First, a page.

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Successfully making a career change

BY SAMANTHA NOLAN Published: May 25, 2012
Meet Emma

Emma came to me seeking to make a career transition. She had worked in the telecom industry for 10 years in administrative, provisioning, and technical support roles, but was seeking to transition into her industry of choice.

Five years earlier Emma had completed her undergraduate degree in criminology with the intention of going into the field of law in some capacity. Given she was performing well at work and had six years of tenure at that point, it became difficult for her to decide when to make her move.

When Emma came to work with me she was nearing completion of a paralegal studies program, would graduate in two months, and was seeking to build a résumé that would help facilitate her move into her field of choice.

The strategy

Given Emma was going to be competing for entry-level roles, I had to be careful how I presented her 10-year career.

While at one level her experience would be a key differentiating factor — when she competed against candidates with very limited work experience — it could also be a potential disqualifier given an employer may assume Emma had higher than average compensation requirements and would be seeking entry into the field at a higher level.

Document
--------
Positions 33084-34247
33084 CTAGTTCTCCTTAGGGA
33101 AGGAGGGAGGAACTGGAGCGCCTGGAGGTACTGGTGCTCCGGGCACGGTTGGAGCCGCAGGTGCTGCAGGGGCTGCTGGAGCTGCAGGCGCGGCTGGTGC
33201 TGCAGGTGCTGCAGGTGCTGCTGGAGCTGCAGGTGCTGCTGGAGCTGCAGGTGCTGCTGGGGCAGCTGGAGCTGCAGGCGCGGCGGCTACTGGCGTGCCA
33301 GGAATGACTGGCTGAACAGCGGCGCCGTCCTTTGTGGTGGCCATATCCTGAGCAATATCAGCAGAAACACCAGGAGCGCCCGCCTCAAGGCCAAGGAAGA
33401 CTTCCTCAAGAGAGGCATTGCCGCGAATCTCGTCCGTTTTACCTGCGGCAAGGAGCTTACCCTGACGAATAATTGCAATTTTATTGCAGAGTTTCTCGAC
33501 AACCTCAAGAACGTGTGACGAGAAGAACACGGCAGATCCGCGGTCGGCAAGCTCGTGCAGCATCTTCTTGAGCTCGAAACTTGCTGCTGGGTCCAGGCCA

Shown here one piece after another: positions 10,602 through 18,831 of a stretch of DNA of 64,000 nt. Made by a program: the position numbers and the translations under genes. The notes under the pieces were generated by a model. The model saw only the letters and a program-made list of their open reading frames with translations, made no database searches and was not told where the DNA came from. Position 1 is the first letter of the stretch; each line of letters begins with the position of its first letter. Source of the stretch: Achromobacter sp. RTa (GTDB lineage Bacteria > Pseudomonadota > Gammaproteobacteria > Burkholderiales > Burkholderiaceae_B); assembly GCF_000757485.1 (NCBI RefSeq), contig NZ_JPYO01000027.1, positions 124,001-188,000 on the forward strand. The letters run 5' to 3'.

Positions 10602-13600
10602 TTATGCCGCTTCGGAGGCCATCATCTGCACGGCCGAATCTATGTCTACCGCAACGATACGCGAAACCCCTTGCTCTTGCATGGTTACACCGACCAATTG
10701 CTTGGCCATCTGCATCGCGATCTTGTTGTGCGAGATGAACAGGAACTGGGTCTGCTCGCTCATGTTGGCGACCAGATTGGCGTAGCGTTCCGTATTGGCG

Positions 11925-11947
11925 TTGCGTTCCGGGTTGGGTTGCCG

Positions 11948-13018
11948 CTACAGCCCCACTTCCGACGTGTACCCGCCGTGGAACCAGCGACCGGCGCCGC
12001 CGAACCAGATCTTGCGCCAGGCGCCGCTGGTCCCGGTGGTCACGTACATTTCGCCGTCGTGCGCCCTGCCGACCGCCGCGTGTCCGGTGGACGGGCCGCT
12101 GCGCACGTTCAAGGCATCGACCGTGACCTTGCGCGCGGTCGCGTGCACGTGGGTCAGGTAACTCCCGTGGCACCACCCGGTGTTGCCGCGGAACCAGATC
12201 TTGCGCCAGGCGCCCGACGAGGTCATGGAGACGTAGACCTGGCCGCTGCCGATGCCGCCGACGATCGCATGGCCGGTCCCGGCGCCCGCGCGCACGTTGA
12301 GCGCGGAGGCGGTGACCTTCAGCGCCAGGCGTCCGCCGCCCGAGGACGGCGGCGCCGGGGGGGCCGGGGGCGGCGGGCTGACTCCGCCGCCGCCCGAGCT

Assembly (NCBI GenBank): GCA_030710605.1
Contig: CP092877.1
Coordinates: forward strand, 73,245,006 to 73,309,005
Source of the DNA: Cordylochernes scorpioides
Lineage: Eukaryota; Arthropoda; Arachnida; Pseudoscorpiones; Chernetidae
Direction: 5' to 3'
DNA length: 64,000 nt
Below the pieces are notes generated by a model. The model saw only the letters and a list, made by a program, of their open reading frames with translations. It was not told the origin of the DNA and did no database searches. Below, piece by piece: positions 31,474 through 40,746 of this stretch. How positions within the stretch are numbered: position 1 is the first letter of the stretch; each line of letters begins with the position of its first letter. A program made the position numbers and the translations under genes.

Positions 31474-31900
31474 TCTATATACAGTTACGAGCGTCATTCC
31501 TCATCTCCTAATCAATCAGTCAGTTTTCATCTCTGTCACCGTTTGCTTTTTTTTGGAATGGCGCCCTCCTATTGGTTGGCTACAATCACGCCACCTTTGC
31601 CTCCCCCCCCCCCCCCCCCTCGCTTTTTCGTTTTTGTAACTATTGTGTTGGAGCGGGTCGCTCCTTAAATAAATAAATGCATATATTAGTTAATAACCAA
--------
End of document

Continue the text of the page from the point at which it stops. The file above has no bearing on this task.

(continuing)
To combat these assumptions a résumé had to be developed which portrayed the uniqueness of Emma’s experience and skills, while also painting a competitive picture as a junior-level candidate.

Page One vs. Page Two

A key way to tell Emma’s story was to use two pages for her résumé. On Page One, I painted a competitive picture for an entry-level candidate, using Page Two to tell the story of Emma’s 10-year career in the telecom industry.

Page One was used to convey a strong qualifications summary which positioned Emma as a paralegal and legal assistant candidate, utilizing her experience in a law practice, along with her coursework, to sell her knowledge of the legal field.

After the summary, I listed her education — given she was a soon-to-be paralegal program graduate — which also allowed for presentation of her undergraduate degree in criminology, a credential which would likely be a key differentiating factor in her search.

Next, and these sections were included strategically on page one to “fill” the page, I listed Emma’s academic honors and legal affiliations. This allowed for just enough room at the end of page one to present Emma’s paralegal internship, ending Page One with strong, related experience.

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